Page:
Wayne State University receives $100,000 Kresge Foundation grant to support CitizenDetroit

images_wayne_state_university(1)The Kresge Foundation has awarded Wayne State University a $100,000, one-year grant to support CitizenDetroit, a community outreach program of the Forum on Contemporary Issues in Society (FOCIS).
Since its inception in 2012, CitizenDetroit has educated and mobilized residents of all ages, providing a framework for constructive political discourse. Community participants co-create the standards for evaluating political leadership and decisions made in Detroit.
CitizenDetroit is directed by Irvin D. Reid, inaugural holder of the Wayne State University Applebaum Chair in Community Engagement and President Emeritus, and his collaborative partner, former Detroit City Council member Sheila Cockrel.
“CitizenDetroit challenges the tendency of individuals to sit on the sidelines and oppose the actions of city leaders based solely on media coverage and urban legends,” said Reid. “Access to better information means citizens will better understand how difficult it is for elected and appointed leaders to make tough decisions that affect other people’s lives.”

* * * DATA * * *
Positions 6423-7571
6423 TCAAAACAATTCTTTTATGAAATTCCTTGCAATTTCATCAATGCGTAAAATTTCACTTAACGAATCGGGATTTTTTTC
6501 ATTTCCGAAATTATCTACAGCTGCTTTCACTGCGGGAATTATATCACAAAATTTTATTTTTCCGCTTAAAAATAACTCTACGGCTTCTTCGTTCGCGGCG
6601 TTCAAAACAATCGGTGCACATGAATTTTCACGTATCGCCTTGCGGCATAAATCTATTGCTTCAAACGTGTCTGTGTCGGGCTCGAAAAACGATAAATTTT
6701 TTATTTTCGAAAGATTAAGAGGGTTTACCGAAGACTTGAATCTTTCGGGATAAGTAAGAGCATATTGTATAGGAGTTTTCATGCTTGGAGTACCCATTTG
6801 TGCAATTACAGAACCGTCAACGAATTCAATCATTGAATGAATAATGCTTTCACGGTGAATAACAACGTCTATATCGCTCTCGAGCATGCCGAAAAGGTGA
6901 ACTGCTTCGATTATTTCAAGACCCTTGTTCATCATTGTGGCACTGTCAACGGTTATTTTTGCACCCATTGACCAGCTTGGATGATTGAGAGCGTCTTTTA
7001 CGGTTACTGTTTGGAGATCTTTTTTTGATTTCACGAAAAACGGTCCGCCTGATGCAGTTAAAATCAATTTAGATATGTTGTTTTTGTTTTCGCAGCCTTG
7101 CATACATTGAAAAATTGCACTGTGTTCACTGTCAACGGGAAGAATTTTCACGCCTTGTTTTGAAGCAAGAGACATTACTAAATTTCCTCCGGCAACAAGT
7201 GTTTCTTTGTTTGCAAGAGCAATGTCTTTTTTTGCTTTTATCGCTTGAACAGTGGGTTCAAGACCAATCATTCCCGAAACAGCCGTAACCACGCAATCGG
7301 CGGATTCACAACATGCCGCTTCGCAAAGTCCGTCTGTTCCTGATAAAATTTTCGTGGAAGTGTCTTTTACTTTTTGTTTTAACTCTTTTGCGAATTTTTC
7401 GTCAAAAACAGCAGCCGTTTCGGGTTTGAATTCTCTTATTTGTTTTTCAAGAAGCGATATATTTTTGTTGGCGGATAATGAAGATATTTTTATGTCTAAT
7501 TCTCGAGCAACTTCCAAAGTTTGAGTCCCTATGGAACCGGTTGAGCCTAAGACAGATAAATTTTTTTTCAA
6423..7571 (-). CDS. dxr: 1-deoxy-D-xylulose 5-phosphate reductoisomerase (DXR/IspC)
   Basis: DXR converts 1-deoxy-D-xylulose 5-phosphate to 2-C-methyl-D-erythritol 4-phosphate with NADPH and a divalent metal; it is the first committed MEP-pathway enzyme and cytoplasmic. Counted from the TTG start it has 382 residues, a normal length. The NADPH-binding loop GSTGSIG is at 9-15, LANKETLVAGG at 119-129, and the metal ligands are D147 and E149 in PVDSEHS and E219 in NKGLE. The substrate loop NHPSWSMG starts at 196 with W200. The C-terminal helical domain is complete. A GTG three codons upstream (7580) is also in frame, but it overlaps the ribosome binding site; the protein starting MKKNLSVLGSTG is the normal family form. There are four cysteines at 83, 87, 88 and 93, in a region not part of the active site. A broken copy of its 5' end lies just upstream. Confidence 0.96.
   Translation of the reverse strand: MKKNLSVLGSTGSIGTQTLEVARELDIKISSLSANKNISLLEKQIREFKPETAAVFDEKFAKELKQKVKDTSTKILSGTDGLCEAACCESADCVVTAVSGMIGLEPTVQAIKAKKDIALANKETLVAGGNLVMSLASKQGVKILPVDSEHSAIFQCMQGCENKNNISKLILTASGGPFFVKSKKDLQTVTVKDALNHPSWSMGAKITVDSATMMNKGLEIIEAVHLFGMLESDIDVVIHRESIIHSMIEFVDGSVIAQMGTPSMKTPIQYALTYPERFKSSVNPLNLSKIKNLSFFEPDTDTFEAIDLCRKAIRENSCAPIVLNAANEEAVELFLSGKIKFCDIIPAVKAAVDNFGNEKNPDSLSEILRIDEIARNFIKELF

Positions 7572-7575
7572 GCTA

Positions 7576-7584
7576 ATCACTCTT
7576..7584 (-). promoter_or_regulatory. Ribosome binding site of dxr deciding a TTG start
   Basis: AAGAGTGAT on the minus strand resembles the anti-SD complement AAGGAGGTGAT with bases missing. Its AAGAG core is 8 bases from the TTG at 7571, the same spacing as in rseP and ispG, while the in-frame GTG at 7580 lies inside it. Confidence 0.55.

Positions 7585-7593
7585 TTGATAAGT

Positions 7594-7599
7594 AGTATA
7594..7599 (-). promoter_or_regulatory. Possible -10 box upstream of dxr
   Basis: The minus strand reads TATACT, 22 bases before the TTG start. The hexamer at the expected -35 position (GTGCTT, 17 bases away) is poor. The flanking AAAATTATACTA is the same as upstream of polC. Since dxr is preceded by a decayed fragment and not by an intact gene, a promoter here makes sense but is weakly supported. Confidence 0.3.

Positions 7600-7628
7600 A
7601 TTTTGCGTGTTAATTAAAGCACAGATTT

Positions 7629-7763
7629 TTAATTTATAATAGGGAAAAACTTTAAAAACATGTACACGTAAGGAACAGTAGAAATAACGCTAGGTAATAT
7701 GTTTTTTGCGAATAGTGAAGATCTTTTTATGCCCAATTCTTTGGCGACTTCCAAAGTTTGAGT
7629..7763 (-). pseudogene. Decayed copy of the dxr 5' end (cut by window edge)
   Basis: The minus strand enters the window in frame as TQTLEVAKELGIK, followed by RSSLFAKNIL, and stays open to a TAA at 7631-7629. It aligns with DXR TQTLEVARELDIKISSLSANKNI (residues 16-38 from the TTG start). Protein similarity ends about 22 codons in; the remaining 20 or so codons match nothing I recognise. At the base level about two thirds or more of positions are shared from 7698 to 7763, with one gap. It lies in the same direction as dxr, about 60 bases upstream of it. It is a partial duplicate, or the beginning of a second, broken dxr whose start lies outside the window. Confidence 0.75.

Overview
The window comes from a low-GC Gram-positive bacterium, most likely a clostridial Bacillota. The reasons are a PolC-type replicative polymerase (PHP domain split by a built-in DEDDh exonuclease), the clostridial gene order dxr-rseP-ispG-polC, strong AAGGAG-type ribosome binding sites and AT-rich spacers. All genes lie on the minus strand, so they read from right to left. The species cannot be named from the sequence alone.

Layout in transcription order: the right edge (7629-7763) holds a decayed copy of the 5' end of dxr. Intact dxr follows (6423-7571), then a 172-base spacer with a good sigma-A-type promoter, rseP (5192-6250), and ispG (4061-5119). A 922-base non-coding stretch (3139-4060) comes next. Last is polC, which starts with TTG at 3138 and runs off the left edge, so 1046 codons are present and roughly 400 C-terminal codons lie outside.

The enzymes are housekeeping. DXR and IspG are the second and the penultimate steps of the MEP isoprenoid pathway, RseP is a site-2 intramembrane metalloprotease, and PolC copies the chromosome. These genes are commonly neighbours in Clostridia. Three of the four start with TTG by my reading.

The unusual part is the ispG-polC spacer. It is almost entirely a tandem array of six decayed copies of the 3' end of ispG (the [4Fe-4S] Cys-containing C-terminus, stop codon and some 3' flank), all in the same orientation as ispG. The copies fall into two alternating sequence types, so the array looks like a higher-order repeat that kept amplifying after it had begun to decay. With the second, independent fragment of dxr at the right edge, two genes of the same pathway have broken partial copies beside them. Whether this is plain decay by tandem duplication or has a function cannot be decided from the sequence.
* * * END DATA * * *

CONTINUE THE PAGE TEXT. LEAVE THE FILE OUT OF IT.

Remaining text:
The grant funds will support the ongoing efforts of CitizenDetroit to:

  • Reach high-performance voters and first-time voters about historical myths and facts that may misguide community dialogue objectives.
  • Inform influential older adult voters about entrenched policies that impede government’s ability to serve the needs of constituents or adapt to current economic, environmental and social challenges.
  • Challenge youth and older adults to evaluate the actual policymaking dilemmas facing lawmakers today so as to create a cadre of informed civic and political activists.

“CitizenDetroit recognizes Detroit’s diverse stakeholders and promises to create platforms and spaces for vital discussions,” says Wendy Lewis Jackson, deputy director of The Kresge Foundation Detroit Program. “From transportation to public safety, there’s not an issue facing the city for which the solution doesn’t include an engaged public.”


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